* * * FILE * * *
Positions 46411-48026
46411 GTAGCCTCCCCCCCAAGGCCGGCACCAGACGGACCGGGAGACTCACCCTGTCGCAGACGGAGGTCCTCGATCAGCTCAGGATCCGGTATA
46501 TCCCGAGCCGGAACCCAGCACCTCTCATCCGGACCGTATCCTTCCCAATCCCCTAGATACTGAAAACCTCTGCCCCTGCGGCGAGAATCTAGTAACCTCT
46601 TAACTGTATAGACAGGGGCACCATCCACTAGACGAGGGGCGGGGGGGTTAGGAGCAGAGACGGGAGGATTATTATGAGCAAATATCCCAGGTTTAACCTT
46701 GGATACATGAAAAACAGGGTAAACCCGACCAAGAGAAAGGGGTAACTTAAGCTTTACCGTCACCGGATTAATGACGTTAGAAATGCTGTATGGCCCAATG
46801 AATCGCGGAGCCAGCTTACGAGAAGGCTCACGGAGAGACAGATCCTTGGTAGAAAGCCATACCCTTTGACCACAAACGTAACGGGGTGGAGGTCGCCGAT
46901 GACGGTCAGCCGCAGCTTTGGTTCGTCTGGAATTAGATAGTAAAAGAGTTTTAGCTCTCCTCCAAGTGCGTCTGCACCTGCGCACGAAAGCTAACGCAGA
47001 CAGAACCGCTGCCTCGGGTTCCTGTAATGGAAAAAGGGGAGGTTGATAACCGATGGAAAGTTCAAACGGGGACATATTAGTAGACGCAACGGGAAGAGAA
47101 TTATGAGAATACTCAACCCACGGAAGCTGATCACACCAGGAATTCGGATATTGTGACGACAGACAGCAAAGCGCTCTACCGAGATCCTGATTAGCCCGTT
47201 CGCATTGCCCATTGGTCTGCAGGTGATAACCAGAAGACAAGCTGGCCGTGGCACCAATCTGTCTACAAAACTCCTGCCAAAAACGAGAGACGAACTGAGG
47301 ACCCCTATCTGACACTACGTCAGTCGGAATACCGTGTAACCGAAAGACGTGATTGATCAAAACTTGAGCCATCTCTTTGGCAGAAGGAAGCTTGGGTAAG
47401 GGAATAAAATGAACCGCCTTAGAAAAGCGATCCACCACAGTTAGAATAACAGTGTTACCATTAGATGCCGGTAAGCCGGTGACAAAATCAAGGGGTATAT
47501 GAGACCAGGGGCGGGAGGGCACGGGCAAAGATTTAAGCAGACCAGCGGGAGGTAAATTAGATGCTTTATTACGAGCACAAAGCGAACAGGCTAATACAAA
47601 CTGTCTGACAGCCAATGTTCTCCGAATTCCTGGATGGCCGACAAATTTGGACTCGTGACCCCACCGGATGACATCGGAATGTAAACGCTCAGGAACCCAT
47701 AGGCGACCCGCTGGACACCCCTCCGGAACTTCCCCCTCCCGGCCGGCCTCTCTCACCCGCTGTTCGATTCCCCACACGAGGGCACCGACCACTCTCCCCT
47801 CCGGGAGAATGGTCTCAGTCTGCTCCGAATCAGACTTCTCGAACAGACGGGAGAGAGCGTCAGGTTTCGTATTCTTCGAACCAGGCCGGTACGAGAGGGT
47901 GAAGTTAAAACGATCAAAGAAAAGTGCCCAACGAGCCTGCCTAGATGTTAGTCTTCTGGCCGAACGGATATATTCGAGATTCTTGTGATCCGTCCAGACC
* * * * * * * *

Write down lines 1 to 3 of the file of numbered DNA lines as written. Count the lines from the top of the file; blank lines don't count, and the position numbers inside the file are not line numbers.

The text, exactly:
Positions 46411-48026
46411 GTAGCCTCCCCCCCAAGGCCGGCACCAGACGGACCGGGAGACTCACCCTGTCGCAGACGGAGGTCCTCGATCAGCTCAGGATCCGGTATA
46501 TCCCGAGCCGGAACCCAGCACCTCTCATCCGGACCGTATCCTTCCCAATCCCCTAGATACTGAAAACCTCTGCCCCTGCGGCGAGAATCTAGTAACCTCT